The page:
What is the difference between a college and a university?
I have always found it depressing and frustrating that few parents and teenagers know what the differences are between a college and university. And the differences are substantial.
Americans use the terms college and university interchangeably, but these two types of higher-education institutions are quite different.
Families who understand how colleges and universities differ are more likely to throw a wider net when looking at higher-ed options. And this can lead to finding better academic fits and spending less money on a bachelor’s degree.
With that in mind, I’m sharing with you the nation’s three major types of higher-ed institutions. Understanding the different categories of schools that exist can help families find more appropriate fits and also locate institutions that offer better price points.
In addition, understanding the strengths and weaknesses of different types of institutions can also reduce the likelihood of students ultimately transferring.
It’s a scandal that roughly a third of students at four-year private and public institutions end up transferring to another school. Transferring is disruptive and also typically boosts the price of college since inevitably some academic credits won’t transfer which leads to delayed graduations.
Three main types of higher-education institutions
Here are the three major categories of higher-ed institutions:
• Research universities
• Master’s level universities
• Liberal arts colleges
1. Research universities tend to be the most popular schools with teenagers. Among public universities, they are typically the best known and most sought-after schools in their state.
Here are examples of research universities:
• All the Ivy League institutions
• Carnegie Mellon University
• New York University
• Georgia Institute of Technology
• Ohio State University
• Purdue University
• Rutgers University
• Southern Methodist University
• Tulane University
• University of California, Berkeley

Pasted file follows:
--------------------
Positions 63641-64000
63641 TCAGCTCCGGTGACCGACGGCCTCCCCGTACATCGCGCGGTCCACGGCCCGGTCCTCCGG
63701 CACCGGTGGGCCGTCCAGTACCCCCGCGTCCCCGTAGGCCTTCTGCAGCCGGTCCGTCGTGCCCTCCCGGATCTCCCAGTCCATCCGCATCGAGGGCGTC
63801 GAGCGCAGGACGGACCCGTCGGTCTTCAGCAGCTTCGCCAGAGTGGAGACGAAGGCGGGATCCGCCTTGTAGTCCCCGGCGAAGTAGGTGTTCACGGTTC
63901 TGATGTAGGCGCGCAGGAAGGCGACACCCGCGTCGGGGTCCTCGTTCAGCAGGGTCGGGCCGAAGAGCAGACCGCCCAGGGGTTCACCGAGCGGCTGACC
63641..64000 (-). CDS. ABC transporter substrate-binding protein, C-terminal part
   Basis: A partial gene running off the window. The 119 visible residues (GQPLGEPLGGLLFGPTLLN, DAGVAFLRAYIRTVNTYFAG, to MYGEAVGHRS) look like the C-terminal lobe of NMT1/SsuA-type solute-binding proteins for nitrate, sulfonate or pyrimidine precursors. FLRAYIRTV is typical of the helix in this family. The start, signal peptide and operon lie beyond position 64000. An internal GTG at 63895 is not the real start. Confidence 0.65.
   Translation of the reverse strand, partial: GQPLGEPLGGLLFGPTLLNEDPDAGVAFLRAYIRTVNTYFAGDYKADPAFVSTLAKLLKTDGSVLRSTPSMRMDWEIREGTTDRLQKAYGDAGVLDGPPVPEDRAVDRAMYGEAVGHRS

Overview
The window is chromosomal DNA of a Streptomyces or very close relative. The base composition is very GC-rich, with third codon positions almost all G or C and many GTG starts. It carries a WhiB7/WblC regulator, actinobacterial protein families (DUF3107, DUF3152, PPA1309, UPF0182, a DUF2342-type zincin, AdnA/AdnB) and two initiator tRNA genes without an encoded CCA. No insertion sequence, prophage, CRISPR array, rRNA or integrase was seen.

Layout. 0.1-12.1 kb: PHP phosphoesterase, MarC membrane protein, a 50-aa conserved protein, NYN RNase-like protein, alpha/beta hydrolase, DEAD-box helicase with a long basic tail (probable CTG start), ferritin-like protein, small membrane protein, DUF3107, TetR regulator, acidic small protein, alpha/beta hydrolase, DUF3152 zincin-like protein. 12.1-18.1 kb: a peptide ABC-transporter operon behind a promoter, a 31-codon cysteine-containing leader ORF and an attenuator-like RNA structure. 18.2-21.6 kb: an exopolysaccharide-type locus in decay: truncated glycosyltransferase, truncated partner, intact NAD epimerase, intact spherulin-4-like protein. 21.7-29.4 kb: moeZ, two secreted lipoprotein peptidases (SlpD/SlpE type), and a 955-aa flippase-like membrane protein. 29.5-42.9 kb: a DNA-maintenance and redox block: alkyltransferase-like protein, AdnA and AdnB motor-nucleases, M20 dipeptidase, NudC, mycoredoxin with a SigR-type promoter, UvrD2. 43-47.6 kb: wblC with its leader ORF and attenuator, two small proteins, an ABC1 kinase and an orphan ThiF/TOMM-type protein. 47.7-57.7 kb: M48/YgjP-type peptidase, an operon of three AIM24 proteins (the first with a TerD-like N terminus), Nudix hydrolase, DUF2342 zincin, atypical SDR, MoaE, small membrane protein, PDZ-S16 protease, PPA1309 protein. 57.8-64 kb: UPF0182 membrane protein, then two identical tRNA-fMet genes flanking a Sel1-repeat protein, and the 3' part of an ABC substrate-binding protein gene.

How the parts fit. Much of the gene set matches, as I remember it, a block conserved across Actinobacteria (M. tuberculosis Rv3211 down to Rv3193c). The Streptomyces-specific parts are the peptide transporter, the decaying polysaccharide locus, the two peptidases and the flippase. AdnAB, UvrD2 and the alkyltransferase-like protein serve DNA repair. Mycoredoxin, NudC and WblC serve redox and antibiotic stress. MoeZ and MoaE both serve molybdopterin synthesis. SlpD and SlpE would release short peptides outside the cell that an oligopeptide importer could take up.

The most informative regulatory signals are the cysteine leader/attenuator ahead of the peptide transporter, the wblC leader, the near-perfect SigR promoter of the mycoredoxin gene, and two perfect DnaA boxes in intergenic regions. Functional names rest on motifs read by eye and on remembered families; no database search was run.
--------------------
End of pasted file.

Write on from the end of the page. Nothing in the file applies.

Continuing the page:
• University of Florida
• University of Southern California
• University of Wisconsin
• Vanderbilt University
2. Research universities are usually large campuses. The nation’s biggest research universities are Texas A&M (73,000 students) and University of Central Florida (70,000 students).
Students are drawn to these campuses, in part, because of the large size which often brings with them Division I sports (most notably football and basketball) and lots of clubs, cultural events and activities. The size also allows these universities to offer a huge selection of academic majors.
3. Families often don’t appreciate what the mission of these schools is. Here are the top priorities of private and state research universities:
No. 1 priority: Conducting professor research and bringing in research grant dollars to support these efforts. Professors are hired for their research record and not for any teaching ability.
No. 2 priority: Educating graduate students.
At research universities, which are known for attracting top professors (researchers) in their fields, graduate education is the second priority.
This leaves undergraduate education as the third institutional priority. At these universities, graduate students often do most of the teaching of the undergraduates while many classes that are taught by tenured professors take place in lecture halls.